Too young or an advanced maternal age could pose an increased risk for the development of the fetus, a new study concludes.
The safest age to have a child is between 23 and 32, as the chances of certain birth defects are the lowest at that maternal age, according to recent research from Semmelweis University.
The most common and dangerous anomalies are circulatory disorders and, in the case of mothers under 20, defects of the central nervous system. At a more advanced maternal age, heart defects and cleft lip and palate occur in a larger proportion of babies.

Scientists investigated the relationship between maternal age and non-genetic birth anomalies, and their results were recently published in the journal BJOG: an International Journal of Obstetrics & Gynaecology.

The researchers analysed 31,128 pregnancies complicated by non-chromosomal developmental disorders, using data from the Hungarian Case-Control Surveillance of Congenital Abnormalities between 1980 and 2009. They compared the data with 2,808,345 births registered with the Central Statistical Office in Hungary in the same 30 years.

“First, we tried to determine the ten-year age period during which the fewest such congenital abnormalities occurred. We found that between 23 and 32 can be the ideal age for giving birth. Then we identified the age groups where the risk is higher compared to this safest period,” says Dr. Boglárka Pethő, assistant professor at Semmelweis University and the first author of the study.

Previous research has confirmed the correlation between genetic disorders (e.g., Down syndrome) and maternal age. However, the literature is still incomplete in the case of non-chromosomal anomalies.

“Non-genetic birth disorders can often develop from the mothers’ long-term exposure to environmental effects. Since the childbearing age in the developed world has been pushed back to an extreme extent, it is more important than ever to react appropriately to this trend. Our research can play an important role in establishing modern and safe pregnancy care and screening protocols,” explains Prof. Nándor Ács, director of the Department of Obstetrics and Gynecology at Semmelweis University.

The researchers found that the risk of developing non-chromosomal abnormalities increased by 20% in general for births under the age of 22 and by 15% above the age of 32 compared to the ideal childbearing age (23-32).

Of anomalies affecting only young mothers, central nervous system malformations of the fetus were the most prominent – the risk of their development can generally increase by 25% in the category under the age of 22. The rise is even higher in the age below 20.

Among the abnormalities affecting only the fetuses of older mothers, the risk of congenital disorders of the head, neck, ears and eyes showed a doubled increase (by 100%), which was significantly more noticeable in pregnancies over the age of 40. A large increase (34%) in congenital malformations of the urinary system were also detected in the fetuses of advanced maternal age.

According to data from the Hungarian Case-Control Surveillance of Congenital Abnormalities, between 1980 and 2009, 65% of babies born with non-genetic abnormalities were boys. One of the reasons could be that minor developmental disorders of the penis are prevalent.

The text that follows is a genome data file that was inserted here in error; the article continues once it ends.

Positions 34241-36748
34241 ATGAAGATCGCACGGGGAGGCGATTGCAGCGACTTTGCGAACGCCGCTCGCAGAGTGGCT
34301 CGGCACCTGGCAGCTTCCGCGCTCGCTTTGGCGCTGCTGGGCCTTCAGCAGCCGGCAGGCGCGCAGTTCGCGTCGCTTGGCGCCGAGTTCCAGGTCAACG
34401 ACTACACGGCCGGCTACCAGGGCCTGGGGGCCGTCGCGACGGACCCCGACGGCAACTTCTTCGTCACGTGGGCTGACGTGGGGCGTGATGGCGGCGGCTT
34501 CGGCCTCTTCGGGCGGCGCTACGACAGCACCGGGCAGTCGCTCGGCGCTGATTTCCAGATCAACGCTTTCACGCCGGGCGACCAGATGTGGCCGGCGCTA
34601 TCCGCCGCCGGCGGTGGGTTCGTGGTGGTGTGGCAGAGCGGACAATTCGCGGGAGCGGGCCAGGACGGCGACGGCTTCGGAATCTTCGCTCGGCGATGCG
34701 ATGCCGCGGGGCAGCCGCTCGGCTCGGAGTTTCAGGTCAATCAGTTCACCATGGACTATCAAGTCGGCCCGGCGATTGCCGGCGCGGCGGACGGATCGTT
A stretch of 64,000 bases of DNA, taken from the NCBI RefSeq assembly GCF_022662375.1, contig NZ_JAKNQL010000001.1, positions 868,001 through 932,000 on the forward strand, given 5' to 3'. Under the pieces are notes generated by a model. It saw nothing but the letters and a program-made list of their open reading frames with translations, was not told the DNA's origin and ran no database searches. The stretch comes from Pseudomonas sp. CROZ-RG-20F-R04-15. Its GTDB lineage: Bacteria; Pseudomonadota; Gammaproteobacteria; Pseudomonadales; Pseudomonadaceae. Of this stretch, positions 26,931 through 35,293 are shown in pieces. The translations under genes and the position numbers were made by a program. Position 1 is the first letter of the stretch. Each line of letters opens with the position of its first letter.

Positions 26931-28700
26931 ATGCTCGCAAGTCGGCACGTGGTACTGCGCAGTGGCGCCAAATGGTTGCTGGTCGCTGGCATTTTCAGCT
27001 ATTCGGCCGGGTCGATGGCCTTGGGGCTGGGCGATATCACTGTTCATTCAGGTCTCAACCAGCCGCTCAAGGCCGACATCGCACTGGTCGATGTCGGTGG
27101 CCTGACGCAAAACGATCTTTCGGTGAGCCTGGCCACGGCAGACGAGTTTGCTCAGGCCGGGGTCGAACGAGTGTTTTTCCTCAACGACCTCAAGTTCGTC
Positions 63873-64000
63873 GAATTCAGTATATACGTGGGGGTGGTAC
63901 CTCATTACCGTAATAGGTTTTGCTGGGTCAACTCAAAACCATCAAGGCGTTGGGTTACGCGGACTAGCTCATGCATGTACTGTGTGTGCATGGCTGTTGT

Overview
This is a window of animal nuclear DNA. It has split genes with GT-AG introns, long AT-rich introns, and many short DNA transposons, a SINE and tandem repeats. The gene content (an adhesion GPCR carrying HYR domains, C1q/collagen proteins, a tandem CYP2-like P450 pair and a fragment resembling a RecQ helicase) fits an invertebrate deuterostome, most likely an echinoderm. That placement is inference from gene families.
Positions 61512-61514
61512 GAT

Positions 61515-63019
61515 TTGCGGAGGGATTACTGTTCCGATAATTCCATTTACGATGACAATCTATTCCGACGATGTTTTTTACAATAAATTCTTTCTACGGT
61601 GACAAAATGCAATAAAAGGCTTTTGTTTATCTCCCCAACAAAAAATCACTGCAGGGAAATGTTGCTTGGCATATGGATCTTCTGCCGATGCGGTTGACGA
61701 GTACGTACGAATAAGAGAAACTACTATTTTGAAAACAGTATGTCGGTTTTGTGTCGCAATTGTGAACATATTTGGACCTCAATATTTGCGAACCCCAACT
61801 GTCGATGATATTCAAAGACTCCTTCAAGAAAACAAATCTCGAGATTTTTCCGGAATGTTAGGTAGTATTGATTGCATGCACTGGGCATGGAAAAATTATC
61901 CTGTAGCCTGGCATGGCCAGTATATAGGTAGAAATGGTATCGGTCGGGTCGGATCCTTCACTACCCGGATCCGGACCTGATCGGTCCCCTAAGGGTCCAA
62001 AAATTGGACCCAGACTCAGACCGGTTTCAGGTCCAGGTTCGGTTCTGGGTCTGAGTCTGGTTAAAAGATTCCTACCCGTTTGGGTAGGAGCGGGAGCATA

Among the possible abnormalities affecting both age groups, the risk of heart defects was 7% higher in the fetuses of young mothers (below 22) and 33% in the case of more mature mothers (above 32).

The risk of developing cleft lip and palate can increase by 9% in children of young mothers and by 45% in pregnancies over the age of 32.

The risk of fetal genital malformations can be 15% higher for young mothers and 16% higher for older mothers.

The risk of musculoskeletal anomalies increased by 17% for babies of very young mothers and 29% for older mothers.

The risk of congenital disorders in the digestive system increased by 23% and 15% for young and mature mothers, respectively.

“We can only assume why non-chromosomal birth anomalies are more likely to develop in certain age groups.

For young mothers, it could be mainly lifestyle factors (e.g., smoking, drug or alcohol consumption) and that they are often not prepared for pregnancy. Among advanced-aged mothers, the accumulation of environmental effects such as exposure to chemicals and air pollution, the deterioration of DNA repair mechanisms, and the aging of the eggs and endometrium can also play a role.

However, further research is needed to identify the exact causes,” adds Dr. Boglárka Pethő.

3-5% of births worldwide are estimated to end with some form of developmental disorder and have been among newborns’ leading causes of death.

“Reducing the incidence of developmental disorders should be a priority for the society as a whole. They place a huge emotional burden on families and an extraordinary weight on health and social care systems. In the United States, for example, 3% of hospital cases resulted from these anomalies in 2013, and 22.9 billion dollars were spent on their treatment alone,” explains Prof. Nándor Ács.

The experts warn that prevention is crucial in the case of mothers aged 32 or more. They recommend taking folic acid and vitamins and adapting screening protocols to age-related risk factors worldwide.

Photo: Balint Barta, Attila Kovacs – Semmelweis University; Cover photo: iStock – Natalia Kuzina